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Hypermedia As The Engine Of Application State (HATEOAS) is a component of the REST application architecture that distinguishes it from other network application architectures.

With HATEOAS, a client interacts with a network application whose application servers provide information dynamically through hypermedia. A REST client needs little to no prior knowledge about how to interact with an application or server beyond a generic understanding of hypermedia.

By contrast, clients and servers in some service-oriented architectures (SOA)[which?] interact through a fixed interface shared through documentation or an interface description language (IDL).

The way that the HATEOAS constraint decouples client and server enables the server functionality to evolve independently.


A REST client enters a REST application through a simple fixed URL. All future actions the client may take are discovered within resource representations returned from the server. The media types used for these representations, and the link relations they may contain, are standardized. The client transitions through application states by selecting from the links within a representation or by manipulating the representation in other ways afforded by its media type. In this way, RESTful interaction is driven by hypermedia, rather than out-of-band information.[1]

For example, [2] this GET request fetches an account resource, requesting details in an XML representation:

GET /accounts/12345 HTTP/1.1
Host: bank.example.com
Accept: application/xml

The response is:

HTTP/1.1 200 OK
Content-Type: application/xml
Content-Length: ...

<?xml version="1.0"?>
    <balance currency="usd">100.00</balance>
    <link rel="deposit" href="https://bank.example.com/accounts/12345/deposit" />
    <link rel="withdraw" href="https://bank.example.com/accounts/12345/withdraw" /> 
    <link rel="transfer" href="https://bank.example.com/accounts/12345/transfer" />
    <link rel="close" href="https://bank.example.com/accounts/12345/status" />

The response contains these possible follow-up links: make a deposit, withdrawal, or transfer, or close the account.

When the account information is retrieved later, the account is overdrawn:

HTTP/1.1 200 OK
Content-Type: application/xml
Content-Length: ...

<?xml version="1.0"?>
    <balance currency="usd">-25.00</balance>
    <link rel="deposit" href="https://bank.example.com/accounts/12345/deposit" />

Now only one link is available: to deposit more money. In its current state, the other links are not available. Hence the term Engine of Application State. What actions are possible varies as the state of the resource varies.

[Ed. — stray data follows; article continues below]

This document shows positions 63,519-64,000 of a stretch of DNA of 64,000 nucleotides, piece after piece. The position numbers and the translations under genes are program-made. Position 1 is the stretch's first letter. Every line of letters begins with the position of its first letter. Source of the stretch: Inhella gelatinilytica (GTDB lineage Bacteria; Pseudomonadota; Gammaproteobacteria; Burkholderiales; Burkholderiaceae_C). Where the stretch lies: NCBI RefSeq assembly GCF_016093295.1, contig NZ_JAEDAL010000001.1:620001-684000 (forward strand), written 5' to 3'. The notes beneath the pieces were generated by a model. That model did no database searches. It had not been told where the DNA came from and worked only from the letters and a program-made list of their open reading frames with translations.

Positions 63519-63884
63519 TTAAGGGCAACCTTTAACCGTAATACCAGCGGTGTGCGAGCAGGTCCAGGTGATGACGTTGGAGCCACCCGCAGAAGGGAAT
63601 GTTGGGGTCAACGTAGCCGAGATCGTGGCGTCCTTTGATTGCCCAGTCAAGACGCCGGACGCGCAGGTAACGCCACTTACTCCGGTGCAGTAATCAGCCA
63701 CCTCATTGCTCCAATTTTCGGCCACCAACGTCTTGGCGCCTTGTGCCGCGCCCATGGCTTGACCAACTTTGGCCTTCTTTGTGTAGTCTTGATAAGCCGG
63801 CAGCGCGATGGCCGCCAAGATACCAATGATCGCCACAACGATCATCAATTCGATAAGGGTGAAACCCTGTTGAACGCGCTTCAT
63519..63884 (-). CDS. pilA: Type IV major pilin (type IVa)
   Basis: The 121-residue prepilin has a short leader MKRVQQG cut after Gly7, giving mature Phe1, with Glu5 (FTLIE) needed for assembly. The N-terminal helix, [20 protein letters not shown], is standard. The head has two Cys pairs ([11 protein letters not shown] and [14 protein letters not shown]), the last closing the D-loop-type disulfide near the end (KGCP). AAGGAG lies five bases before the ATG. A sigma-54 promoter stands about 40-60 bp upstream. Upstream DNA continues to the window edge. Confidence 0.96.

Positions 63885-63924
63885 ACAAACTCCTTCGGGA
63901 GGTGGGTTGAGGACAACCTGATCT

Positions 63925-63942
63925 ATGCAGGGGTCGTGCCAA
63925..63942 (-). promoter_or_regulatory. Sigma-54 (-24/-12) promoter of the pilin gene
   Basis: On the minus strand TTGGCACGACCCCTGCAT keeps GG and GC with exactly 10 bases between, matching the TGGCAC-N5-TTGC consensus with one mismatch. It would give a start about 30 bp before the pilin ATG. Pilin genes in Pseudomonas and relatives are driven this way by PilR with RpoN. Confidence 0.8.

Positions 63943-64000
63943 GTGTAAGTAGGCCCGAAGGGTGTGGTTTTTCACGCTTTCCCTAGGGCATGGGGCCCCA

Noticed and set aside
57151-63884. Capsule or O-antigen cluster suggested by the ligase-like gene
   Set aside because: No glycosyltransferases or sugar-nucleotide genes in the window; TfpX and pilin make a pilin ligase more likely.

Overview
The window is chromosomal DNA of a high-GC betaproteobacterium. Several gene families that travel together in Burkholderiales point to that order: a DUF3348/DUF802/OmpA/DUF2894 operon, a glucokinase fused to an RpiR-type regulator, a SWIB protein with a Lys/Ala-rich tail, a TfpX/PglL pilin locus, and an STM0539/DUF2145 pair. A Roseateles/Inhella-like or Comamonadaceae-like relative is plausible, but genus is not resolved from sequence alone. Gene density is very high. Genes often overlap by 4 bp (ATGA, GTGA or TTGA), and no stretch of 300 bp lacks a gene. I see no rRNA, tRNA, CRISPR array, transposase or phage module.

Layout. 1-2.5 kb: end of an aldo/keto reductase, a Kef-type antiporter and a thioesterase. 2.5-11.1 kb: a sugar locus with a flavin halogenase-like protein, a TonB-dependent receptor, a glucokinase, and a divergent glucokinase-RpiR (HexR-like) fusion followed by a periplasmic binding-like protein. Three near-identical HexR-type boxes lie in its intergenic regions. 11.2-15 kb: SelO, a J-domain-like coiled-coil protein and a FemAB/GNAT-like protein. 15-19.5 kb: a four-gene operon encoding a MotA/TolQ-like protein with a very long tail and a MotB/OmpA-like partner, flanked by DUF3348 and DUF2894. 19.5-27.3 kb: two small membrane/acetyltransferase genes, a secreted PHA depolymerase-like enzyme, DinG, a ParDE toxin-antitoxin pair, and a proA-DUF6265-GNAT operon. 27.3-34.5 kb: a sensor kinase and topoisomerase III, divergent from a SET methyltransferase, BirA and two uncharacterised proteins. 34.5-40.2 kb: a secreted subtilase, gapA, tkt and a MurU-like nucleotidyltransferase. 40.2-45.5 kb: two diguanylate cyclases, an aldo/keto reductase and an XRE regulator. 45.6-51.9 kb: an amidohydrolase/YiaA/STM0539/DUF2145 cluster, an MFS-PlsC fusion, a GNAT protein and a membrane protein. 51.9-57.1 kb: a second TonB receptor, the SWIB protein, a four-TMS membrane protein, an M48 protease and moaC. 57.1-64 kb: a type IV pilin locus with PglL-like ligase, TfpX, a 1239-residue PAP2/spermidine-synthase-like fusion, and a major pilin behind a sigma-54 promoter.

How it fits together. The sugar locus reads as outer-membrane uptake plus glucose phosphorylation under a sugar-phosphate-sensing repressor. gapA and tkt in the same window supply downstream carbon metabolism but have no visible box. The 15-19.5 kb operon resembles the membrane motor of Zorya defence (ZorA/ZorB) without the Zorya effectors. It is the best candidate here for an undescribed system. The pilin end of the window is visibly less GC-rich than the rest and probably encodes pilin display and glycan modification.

A client does not need to understand every media type and communication mechanism offered by the server. The ability to understand new media types can be acquired at run-time through "code-on-demand" provided to the client by the server.[3]


The HATEOAS constraint is an essential part of the "uniform interface" feature of REST, as defined in Roy Fielding's doctoral dissertation.[3] Fielding has further described the concept on his blog.[1]

The purpose of some of the strictness of this and other REST constraints, Fielding explains, is "software design on the scale of decades: every detail is intended to promote software longevity and independent evolution. Many of the constraints are directly opposed to short-term efficiency. Unfortunately, people are fairly good at short-term design, and usually awful at long-term design".[1]


See also[edit]


  1. ^ a b c Fielding, Roy T. (20 Oct 2008). "REST APIs must be hypertext-driven". Retrieved 20 May 2010.
  2. ^ "The RESTful CookBook"
  3. ^ a b Fielding, Roy Thomas (2000). "Representational State Transfer (REST)". Architectural Styles and the Design of Network-based Software Architectures (PhD). University of California, Irvine.
  4. ^ "Spring HATEOAS"
  5. ^ "Yii 2 HATEOAS"
  6. ^ Jersey and HATEOAS
  7. ^ Tastypie documentation
  8. ^ python-eve features - open source Python REST API framework.
  9. ^ Apigility Documentation on HAL format
  10. ^ Linked Data Templates - Ontology-driven approach to read-write Linked Data